I dropped it. Before I could bend, a hand seized it.
“Allow me,” a gentleman said. It was the officer from the tavern. He lifted the delicate lace and handed it to me. “Your servant, Madame.”
He clicked his heels together smartly. “Lieutenant Bleeker, Madame. The honor is mine.” He seemed even younger in the light of day.
“Madame Ringeling,” I said. “And this is my mother, Madame van Aylde-Versfelt.” I indicated my mother. She nodded over her tea.
I saw his eyes widen almost imperceptibly. Yes, he recognized the name. Would he take the bait?
“I believe I am acquainted with your brother, Madame,” he said.
“Oh?” I said. Over his shoulder in the great mirrors I could see my reflection. With honey-blond hair, a rose and white complexion, and a pouting mouth stained the color of raspberries, Madame Ringeling resembled her brother, but not so very closely.
“My son is around somewhere,” my mother said.
“It was pleasant to make your acquaintance, Lieutenant,” I said airily. “Perhaps our paths will cross again.” There was a power to it, knowing something he could not possibly guess. It was a polite dismissal, and he made his bows.
My mother took up the lace shawl and began absently shredding it. “Elzelina, I wish you’d be more polite. You’re quite too old for competition with your younger brother.” At thirty-eight, my mother hardly looked as though her youth was far behind. Her hair was still platinum fair, and her hands were hardly wrinkled at all. “You would never bring me anywhere if Charles didn’t insist,” she said. “He always thinks of my comfort.”
“Mother, it was I who suggested we come to the baths,” I said. “Your doctor recommended it, remember?”
“Yes, but I would never have come without Charles,” she said. Her beautiful fingers picked at the lace. “I can’t imagine traveling without him to protect me. What if we were set upon by highwaymen?”
“In case you hadn’t noticed, I’m an adequate shot,” I said tightly. “I am quite certain Charles is no better than I.”
Mother picked up her teacup. “Oh, I know Leo showed you how to hold a gun, and I’m sure that’s all very well, but you can’t imagine you’re half the man Charles is.”
“Mother,” I said, getting to my feet, “I assure you that I am entirely the man Charles is.” I stalked out of the salon.
I was still fuming when I opened the door to our rooms. Berthe was brushing out my dinner gown. I flung my shoes under the bed and opened the Hungary Water, dabbing it on my temples. My face was bright pink in the mirror.
“Have you quarreled with Madame again?” Berthe asked.
“Charles this and Charles that and all the time Charles,” I said. I put down the bottle and ran my hands over my face, breathing in the deep scents of citrus and vetiver. “Charles is dead these ten years.”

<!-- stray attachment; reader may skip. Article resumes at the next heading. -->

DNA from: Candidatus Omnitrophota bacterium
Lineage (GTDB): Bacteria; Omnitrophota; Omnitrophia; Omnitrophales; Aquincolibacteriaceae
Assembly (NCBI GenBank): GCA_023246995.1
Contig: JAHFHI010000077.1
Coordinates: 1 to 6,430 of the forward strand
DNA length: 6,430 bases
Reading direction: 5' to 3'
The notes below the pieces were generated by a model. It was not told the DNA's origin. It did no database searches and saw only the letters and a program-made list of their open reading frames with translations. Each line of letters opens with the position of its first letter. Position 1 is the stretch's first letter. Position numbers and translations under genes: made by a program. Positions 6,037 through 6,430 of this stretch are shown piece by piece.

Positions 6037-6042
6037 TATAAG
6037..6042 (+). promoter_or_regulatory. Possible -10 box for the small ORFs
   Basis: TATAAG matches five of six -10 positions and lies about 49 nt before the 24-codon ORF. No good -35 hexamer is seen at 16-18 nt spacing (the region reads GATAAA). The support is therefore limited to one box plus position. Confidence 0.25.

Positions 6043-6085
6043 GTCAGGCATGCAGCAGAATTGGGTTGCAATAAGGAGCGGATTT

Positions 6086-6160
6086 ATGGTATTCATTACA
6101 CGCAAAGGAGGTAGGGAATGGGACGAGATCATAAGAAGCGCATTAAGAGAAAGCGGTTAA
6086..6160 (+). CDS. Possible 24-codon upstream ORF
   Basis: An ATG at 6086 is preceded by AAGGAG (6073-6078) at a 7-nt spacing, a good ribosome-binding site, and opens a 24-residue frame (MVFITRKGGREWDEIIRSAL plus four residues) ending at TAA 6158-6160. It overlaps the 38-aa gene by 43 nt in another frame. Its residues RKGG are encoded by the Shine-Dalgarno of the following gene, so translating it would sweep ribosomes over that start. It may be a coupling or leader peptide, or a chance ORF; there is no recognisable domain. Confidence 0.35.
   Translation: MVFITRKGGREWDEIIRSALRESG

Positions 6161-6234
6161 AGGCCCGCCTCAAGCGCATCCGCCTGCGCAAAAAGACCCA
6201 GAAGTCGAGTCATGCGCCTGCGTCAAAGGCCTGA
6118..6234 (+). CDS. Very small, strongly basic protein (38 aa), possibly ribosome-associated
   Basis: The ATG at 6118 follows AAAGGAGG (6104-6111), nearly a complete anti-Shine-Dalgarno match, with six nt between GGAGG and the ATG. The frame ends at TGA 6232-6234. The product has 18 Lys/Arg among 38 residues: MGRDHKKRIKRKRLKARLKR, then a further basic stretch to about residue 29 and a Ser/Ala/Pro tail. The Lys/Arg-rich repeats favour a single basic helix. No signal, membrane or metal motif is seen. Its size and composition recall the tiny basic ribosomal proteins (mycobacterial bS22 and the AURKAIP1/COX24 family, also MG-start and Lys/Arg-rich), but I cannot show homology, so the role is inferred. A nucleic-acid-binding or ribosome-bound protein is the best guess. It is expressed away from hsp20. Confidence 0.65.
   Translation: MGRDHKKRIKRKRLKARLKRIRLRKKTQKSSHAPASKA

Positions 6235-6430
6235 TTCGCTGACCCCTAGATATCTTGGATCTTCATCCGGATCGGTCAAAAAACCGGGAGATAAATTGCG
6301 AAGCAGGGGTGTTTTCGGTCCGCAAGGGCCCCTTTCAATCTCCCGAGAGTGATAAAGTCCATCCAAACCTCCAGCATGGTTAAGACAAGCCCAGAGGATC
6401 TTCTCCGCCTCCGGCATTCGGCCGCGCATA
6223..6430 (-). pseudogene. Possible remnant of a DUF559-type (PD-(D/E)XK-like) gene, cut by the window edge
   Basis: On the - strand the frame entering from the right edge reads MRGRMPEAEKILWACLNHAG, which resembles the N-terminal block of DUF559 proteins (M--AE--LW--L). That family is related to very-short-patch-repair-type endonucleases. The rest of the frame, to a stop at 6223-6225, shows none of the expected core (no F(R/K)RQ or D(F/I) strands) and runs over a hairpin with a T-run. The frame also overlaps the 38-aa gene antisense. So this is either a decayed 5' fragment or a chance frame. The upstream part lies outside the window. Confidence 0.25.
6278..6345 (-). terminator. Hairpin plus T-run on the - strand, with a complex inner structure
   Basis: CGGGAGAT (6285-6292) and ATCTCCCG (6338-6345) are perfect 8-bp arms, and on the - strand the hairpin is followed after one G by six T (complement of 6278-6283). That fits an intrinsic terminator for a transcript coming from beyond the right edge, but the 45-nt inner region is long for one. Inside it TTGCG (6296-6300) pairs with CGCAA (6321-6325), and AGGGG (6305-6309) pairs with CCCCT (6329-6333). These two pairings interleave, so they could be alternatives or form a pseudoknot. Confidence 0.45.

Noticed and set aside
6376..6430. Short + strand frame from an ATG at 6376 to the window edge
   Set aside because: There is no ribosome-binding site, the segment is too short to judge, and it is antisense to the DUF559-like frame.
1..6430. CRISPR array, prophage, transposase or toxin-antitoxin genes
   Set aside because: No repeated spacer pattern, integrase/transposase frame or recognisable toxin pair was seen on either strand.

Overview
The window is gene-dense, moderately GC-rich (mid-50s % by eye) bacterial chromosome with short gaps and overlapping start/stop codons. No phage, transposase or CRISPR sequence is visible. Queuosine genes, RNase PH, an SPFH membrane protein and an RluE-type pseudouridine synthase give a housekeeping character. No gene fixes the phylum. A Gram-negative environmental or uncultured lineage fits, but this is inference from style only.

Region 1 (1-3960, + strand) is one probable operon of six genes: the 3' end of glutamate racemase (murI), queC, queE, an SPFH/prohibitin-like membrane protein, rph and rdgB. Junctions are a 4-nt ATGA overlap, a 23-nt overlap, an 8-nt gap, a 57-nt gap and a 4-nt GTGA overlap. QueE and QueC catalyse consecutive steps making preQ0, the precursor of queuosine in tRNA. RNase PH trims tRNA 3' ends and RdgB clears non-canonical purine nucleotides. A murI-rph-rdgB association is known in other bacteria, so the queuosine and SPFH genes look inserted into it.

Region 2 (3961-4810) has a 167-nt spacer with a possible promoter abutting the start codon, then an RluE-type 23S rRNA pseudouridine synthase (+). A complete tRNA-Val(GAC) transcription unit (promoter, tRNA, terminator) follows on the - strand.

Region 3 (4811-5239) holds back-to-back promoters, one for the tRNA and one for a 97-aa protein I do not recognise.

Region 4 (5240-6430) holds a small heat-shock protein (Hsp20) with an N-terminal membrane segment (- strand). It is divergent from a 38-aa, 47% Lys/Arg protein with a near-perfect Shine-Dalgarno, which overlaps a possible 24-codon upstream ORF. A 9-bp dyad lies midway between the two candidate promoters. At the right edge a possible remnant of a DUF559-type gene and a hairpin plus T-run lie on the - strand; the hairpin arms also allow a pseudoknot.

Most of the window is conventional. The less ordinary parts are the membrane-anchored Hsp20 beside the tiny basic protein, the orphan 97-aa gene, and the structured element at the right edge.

Berthe came over and stood behind me as I regarded her stout form next to mine in the mirror. “And it’s a sad thing, to be sure. But you know your mother would never have come to Bad Bentheim without you playacting at Charles. And her doctor said that staying in Amsterdam was just making her worse.”
“Because she thinks there’s a curse on the house,” I said. I closed my eyes and took a deep breath. “She thinks that her uncle watches her out of mirrors and that there are bloodied monks in the cellar left over from the Spanish and a dead child’s ghost moaning around in the attic. Compared to some of the things my mother believes, believing that Charles is alive is fairly sane.”
Berthe patted me on the back. “She’s not the first mother to lose a child and disbelieve it.”
“For ten years?” I asked. “Isn’t that carrying it a bit far? Charles would be sixteen if he were alive. He died when I was eight.”
We had been in Rome. An elderly cardinal was persuaded that my father was his distant kin, and insisted that we stay in a lovely house he owned in the Eternal City. For all I knew, it was true. My father was a big man, broad-shouldered, and he smelled of tobacco and sweated velvet. He wore his light-brown hair in an unpowdered queue, the strands on the sides coming loose and falling forward over his stubbled cheeks. He shaved before the evening’s activities began, so daylight always caught him unshaven, if it caught him at all. My father was the illegitimate son of a Hungarian count, or so he said, but it was his word against that of my mother’s kin.
My mother’s people, the van Ayldes and the Jonghes, were old merchant families in Amsterdam, men with warehouses and ships and fine multistory houses overlooking the harbor. My mother was an orphan and an heiress who lived with her uncle in an old house full of tiny rooms and teak paneling brought back from the other side of the world. When she was sixteen she climbed out a barred window and ran away with Leopold Versfelt, who might or might not be the illegitimate son of a Hungarian count, and whose income was precisely nothing per annum.
Rome was pestilential. All I could remember was tossing and turning in the bed beside the window, my nurse talking to me in Italian and sponging me off. I knew my parents were sick, and Charles too.